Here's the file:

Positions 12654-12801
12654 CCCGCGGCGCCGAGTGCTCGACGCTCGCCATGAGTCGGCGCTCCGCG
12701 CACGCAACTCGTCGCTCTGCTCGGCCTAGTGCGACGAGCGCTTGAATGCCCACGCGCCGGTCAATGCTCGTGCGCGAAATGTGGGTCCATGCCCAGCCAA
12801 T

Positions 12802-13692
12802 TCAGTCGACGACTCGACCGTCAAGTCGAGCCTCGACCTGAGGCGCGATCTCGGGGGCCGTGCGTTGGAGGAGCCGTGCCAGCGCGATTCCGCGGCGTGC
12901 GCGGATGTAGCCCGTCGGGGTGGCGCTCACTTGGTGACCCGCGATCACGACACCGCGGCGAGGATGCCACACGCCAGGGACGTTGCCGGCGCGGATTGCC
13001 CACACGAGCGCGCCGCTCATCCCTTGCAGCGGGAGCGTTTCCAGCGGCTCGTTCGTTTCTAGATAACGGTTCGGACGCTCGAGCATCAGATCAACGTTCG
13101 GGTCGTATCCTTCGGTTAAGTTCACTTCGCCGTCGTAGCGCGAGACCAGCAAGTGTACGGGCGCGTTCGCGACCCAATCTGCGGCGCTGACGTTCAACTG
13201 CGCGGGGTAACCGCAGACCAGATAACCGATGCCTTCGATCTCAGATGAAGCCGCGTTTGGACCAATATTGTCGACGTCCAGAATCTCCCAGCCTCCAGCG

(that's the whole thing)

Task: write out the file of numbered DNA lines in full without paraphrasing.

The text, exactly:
Positions 12654-12801
12654 CCCGCGGCGCCGAGTGCTCGACGCTCGCCATGAGTCGGCGCTCCGCG
12701 CACGCAACTCGTCGCTCTGCTCGGCCTAGTGCGACGAGCGCTTGAATGCCCACGCGCCGGTCAATGCTCGTGCGCGAAATGTGGGTCCATGCCCAGCCAA
12801 T

Positions 12802-13692
12802 TCAGTCGACGACTCGACCGTCAAGTCGAGCCTCGACCTGAGGCGCGATCTCGGGGGCCGTGCGTTGGAGGAGCCGTGCCAGCGCGATTCCGCGGCGTGC
12901 GCGGATGTAGCCCGTCGGGGTGGCGCTCACTTGGTGACCCGCGATCACGACACCGCGGCGAGGATGCCACACGCCAGGGACGTTGCCGGCGCGGATTGCC
13001 CACACGAGCGCGCCGCTCATCCCTTGCAGCGGGAGCGTTTCCAGCGGCTCGTTCGTTTCTAGATAACGGTTCGGACGCTCGAGCATCAGATCAACGTTCG
13101 GGTCGTATCCTTCGGTTAAGTTCACTTCGCCGTCGTAGCGCGAGACCAGCAAGTGTACGGGCGCGTTCGCGACCCAATCTGCGGCGCTGACGTTCAACTG
13201 CGCGGGGTAACCGCAGACCAGATAACCGATGCCTTCGATCTCAGATGAAGCCGCGTTTGGACCAATATTGTCGACGTCCAGAATCTCCCAGCCTCCAGCG